Forgotten Trails: Census records give cause to rejoice

Published 6:47 pm Wednesday, June 4, 2008

By Staff
This week I want to continue to talk about census records. Before I get to the 1900 census, I thought I would tell you just how much I got involved with the 1910 census.
I was looking at the microfilm and, as usual, I got to looking, not only for my family lines but also everybody else's. This is a problem with census records. You recognize a name of someone you know, you start to read about everybody and soon you have spent hours without getting anywhere. I remember being at the library in Mobile with a friend who was researching her family in Mississippi. Everything was quiet and suddenly I heard her giggling. I went over to see what was so funny. She had found a family by the name of Deere who had named their daughter, Darling. That is sort of like my great-grandmother's sister who was named Olive Branch. People were just as weird with their names a hundred years ago as they are now.
Anyway, back to the 1910 census. I was told a long time ago that my great-greatgrandfather, James Hughes, had three sons and one daughter. The family tradition is that James Hughes came to Alabama from South Carolina following the girl he was in love with, Dorcas Judah. The Judah family moved in the early 1820s and sure enough, James and Dorcas were married in 1828. My brother had told me that they had a daughter named Dorcas who married a Judah cousin. I looked for her for a long time but could not find a Judah with a Dorcas wife. Dorcas Judah Hughes' brother, William, had a daughter named Dorcas. I had all but given up on James and Dorcas Hughes' daughter. While I was looking at the 1910 census, I ran across an Ard family and started to read. It wasn't exactly wasting time because the William Judah listed above was married to an Ard and I had a lot of information on the family.
I told you last week what all was listed on the 1910 census record. The head of the household was listed first with the rest of the family listed next according to age. I read the children's names and even recognized some elder people that I knew were still living. But the thing that caught my attention was the last person listed in the house, Dorcas Hughes. She was listed as the grandmother of the head of the household, James Josiah Ard. Now she was only 16 years older than James J. Ard and could not possibly be his grandmother. I could not figure it out. I thought about it almost constantly and one day while I was in the shower, it hit me. She was his step-grandmother. I hollered, “I've got it.” Thank goodness no one was there to hear me or I might have been put away. Anyway, I started checking with the Ard family and sure enough I was right.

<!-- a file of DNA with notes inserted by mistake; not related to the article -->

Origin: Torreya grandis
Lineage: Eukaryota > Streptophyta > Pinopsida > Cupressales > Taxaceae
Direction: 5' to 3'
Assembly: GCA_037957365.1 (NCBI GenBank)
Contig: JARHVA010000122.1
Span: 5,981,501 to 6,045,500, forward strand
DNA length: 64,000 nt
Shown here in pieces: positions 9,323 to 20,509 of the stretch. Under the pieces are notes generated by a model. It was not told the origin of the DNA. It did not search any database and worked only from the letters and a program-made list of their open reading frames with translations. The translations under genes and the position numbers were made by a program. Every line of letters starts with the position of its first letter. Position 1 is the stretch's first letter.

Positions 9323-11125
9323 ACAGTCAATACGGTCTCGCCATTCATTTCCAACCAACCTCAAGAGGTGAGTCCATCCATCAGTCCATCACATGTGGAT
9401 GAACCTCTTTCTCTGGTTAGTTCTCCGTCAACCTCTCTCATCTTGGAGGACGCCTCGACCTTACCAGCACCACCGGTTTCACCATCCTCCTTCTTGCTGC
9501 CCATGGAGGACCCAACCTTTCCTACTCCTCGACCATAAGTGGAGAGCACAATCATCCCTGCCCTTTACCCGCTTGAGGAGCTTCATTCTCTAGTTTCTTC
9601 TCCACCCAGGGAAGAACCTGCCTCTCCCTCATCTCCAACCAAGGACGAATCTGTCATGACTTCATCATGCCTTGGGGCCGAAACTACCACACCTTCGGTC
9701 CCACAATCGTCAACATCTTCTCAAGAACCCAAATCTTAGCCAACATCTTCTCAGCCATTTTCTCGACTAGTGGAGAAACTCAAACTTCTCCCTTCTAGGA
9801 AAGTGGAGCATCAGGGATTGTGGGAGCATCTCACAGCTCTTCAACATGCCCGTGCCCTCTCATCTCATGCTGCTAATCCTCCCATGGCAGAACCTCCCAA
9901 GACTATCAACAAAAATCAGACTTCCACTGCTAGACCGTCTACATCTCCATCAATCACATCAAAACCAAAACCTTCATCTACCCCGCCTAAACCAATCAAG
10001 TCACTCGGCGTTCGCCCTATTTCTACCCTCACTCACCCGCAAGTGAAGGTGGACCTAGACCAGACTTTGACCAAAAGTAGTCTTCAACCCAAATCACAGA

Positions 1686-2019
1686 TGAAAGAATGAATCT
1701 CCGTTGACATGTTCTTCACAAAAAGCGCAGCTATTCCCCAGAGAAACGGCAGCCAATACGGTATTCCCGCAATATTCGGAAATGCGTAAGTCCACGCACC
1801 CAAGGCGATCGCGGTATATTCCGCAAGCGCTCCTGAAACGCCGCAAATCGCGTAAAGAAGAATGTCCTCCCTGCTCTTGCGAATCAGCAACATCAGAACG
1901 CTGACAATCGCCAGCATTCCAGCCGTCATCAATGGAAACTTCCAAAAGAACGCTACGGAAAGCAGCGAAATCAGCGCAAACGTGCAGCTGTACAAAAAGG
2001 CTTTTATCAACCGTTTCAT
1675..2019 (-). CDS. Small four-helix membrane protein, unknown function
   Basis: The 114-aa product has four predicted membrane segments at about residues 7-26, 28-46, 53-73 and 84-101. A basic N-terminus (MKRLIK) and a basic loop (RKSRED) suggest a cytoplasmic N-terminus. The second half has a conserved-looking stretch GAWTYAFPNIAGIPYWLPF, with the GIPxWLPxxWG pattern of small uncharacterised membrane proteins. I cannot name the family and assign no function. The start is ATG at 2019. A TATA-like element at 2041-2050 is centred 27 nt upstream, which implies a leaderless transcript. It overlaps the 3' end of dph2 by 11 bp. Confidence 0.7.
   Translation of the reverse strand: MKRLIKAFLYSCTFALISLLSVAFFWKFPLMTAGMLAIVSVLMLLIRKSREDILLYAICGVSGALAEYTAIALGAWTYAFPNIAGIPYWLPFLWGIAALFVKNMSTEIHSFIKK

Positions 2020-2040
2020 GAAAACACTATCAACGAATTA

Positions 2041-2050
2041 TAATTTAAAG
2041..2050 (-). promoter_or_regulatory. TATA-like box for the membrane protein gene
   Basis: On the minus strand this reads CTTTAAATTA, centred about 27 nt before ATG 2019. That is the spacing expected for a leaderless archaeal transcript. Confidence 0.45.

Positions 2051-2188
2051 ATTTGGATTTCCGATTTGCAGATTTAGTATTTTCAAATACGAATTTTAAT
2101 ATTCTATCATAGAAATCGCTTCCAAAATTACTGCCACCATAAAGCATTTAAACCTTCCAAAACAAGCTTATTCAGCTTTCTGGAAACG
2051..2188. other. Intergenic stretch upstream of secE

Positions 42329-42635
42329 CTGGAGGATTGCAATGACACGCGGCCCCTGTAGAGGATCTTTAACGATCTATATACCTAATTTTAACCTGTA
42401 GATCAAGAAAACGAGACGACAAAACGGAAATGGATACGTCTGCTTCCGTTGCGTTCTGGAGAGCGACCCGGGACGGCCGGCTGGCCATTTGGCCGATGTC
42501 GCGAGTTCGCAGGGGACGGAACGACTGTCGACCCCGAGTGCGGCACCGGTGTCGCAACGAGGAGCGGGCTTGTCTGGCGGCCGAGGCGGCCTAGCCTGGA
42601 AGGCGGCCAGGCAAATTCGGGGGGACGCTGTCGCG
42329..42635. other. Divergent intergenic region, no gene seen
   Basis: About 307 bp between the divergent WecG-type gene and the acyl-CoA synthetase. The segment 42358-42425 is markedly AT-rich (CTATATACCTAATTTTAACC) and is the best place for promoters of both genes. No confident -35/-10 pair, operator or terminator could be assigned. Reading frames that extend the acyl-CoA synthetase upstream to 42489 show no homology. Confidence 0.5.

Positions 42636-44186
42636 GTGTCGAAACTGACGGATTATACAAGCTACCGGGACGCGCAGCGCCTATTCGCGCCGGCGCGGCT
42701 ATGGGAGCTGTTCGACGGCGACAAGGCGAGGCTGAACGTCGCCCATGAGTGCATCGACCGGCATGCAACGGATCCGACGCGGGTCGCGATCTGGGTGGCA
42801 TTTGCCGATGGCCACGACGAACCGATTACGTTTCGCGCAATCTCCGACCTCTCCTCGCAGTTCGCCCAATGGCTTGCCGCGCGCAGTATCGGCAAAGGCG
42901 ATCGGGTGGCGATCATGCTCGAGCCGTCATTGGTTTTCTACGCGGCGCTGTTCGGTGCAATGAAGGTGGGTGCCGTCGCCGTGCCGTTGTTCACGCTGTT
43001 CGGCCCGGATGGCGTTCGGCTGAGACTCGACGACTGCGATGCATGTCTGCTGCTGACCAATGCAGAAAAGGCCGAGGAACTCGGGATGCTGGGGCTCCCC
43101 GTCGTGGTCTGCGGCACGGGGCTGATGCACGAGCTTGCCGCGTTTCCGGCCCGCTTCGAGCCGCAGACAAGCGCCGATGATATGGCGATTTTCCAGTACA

In case I have really confused you, let me try to get it straight. James Hughes married not one, but two, Dorcas Judahs. His second wife was the niece of his first wife. The lost Hughes daughter was Rebecca who married William Harper Ard and their son was James Josiah Ard. Mystery solved.
Now, back to the 1900 census. There were seven census schedules recorded but only two are available to the public. These are the population schedules for Native Americans and the schedule of the rest of the residents.
The 1900 census records the following: name, address, relationship to the head of the household, color or race, sex, month and year of birth, age at last birthday, marital status, if a wife is listed within the household, then the number of years married, number of children born to that marriage, and number of children living, places of birth of each individual and of the parents of each born, then the year of immigration and number of years in the United States, the citizenship status of foreign born individuals over age 21, occupation, whether the person can read, write, or speak English, whether home is owned or rented, whether home is farm, and whether home is mortgaged.
I'll give some more information in next week's column that may help you in your search.
Until then, happy hunting.